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Scientists use CRISPR technology to study African fish that may be key to fighting longevity diseases |  Science and health

Scientists use CRISPR technology to study African fish that may be key to fighting longevity diseases | Science and health

African killifish could be key to new studies on longevity – Image: Auscape/Universal Images Group via Getty Images

Native to Africa, the turquoise killifish lives in a semi-arid region and has developed a useful biological trick to survive the long dry months that drain its muddy lakes every year. Science Alert.

The developing embryos of these fish, which are about the size of a thumb, simply stop developing – soon after they start forming a brain and heart. They remain for several months in a state of temporary rest called “kout” to wait out the end of long dry periods. Only then do they continue their normal development

Using CRISPR, scientists have discovered how the African killifish (Nothobranchius furzeri) was able to accomplish this feat: by selecting for ancient genes buried in its genome, created more than 473 million years ago.

This discovery by a team of researchers from the USA and Germany is surprising, given that fish only developed the ability to enter diapause about 18 million years ago. “Although diapause evolved relatively recently, the genes specialized for diapause are actually ancient,” explains molecular biologist Anne Brunet of Stanford University.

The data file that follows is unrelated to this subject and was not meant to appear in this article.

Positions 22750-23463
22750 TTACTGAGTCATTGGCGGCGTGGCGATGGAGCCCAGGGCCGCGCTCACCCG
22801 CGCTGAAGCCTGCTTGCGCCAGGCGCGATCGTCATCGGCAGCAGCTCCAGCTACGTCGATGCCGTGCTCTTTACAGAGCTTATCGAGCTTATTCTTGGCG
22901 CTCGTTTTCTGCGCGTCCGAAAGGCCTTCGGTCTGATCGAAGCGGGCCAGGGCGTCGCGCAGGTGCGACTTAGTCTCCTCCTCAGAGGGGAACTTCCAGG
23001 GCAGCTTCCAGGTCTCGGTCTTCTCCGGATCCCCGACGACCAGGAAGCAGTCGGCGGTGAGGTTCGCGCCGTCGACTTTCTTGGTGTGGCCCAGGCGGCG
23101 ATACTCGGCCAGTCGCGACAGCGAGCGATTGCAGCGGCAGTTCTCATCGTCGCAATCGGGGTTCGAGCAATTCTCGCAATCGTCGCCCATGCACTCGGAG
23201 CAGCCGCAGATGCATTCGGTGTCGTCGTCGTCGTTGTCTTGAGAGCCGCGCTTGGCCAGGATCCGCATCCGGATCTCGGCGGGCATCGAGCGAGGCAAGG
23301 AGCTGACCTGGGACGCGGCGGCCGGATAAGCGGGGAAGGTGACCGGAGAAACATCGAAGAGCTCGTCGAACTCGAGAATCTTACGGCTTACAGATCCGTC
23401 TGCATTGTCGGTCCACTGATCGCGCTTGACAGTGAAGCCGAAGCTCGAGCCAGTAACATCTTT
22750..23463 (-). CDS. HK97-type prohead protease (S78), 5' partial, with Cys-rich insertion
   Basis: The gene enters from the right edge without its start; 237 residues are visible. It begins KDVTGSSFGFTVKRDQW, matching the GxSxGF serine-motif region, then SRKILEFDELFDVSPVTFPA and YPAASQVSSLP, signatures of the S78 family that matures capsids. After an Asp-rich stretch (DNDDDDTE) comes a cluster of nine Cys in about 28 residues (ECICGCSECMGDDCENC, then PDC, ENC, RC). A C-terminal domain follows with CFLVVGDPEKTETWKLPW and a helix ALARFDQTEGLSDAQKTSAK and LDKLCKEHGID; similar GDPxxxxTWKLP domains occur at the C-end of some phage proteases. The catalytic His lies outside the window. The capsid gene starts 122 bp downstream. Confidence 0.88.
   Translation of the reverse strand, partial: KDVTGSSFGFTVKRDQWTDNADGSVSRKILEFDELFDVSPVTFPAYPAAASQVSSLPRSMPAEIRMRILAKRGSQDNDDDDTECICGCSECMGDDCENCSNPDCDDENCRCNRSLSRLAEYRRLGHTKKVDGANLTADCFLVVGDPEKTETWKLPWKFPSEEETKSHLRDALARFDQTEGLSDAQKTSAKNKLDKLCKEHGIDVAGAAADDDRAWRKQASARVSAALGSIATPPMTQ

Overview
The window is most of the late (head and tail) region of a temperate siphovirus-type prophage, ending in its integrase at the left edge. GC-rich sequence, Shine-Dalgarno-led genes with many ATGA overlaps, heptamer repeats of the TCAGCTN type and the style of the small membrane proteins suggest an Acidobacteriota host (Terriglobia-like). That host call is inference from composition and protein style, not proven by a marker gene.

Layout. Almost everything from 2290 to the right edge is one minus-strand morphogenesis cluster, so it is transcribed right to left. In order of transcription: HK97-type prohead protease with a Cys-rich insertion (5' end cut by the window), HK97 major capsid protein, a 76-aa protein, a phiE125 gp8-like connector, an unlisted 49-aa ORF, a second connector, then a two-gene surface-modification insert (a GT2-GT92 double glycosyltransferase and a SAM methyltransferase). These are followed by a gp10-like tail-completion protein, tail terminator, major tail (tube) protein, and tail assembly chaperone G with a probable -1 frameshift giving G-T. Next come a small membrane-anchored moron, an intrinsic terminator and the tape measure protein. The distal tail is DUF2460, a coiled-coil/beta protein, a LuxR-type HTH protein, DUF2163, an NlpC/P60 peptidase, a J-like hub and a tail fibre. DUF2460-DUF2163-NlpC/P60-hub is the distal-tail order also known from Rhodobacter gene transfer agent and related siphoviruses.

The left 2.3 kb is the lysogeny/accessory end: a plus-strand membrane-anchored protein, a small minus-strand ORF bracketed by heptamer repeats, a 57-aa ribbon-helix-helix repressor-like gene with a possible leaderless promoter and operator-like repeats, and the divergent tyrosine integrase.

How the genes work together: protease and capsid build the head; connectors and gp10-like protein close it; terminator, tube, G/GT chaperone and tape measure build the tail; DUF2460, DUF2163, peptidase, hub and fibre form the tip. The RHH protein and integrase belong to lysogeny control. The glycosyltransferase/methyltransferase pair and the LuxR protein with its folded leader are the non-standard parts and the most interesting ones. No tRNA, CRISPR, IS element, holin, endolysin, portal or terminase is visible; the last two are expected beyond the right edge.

“We found that most of the latency-specific genes in killifish are paralogous [pares de genes] Very ancient, meaning they were duplicated in the common ancestor of all vertebrates.

Paralogs are pairs of genes created when a gene was copied and pasted into the genome, either on the same chromosome or on a separate chromosome. In addition to random mutations, this gene duplication is one of the main ways by which new genes are generated or acquire new functions.

Brunet's team found that in turquoise killifish, one gene in each pair was semi-active during diapause, while its partner was active the rest of the time. “The whole program is like night and day,” Brunet says.

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Perhaps in search of ways to adapt to harsh environmental conditions, fish-like genes underwent remodeling. This has changed fat metabolism, with embryos now producing more long-chain fatty acids, which protect their genome from damage.

“Killifish are the only vertebrate species we know of that can undergo diapause at a very late stage of development,” says Param Priya Singh, a bioinformatician at the University of California, San Francisco, who led the study with computational biologist Adam Reeves of the University of California, San Francisco. . California. “They have a developing brain and a heart that stops beating in latency and then starts again.”

Now Singh and his colleagues report discovering the fat-filled survival tactic of the African turquoise killifish It can be applied to humans. “It opens the possibility of developing]strategies, including lipid-based interventions, to promote long-term tissue preservation and combat age-related diseases.”

The study was published in cell.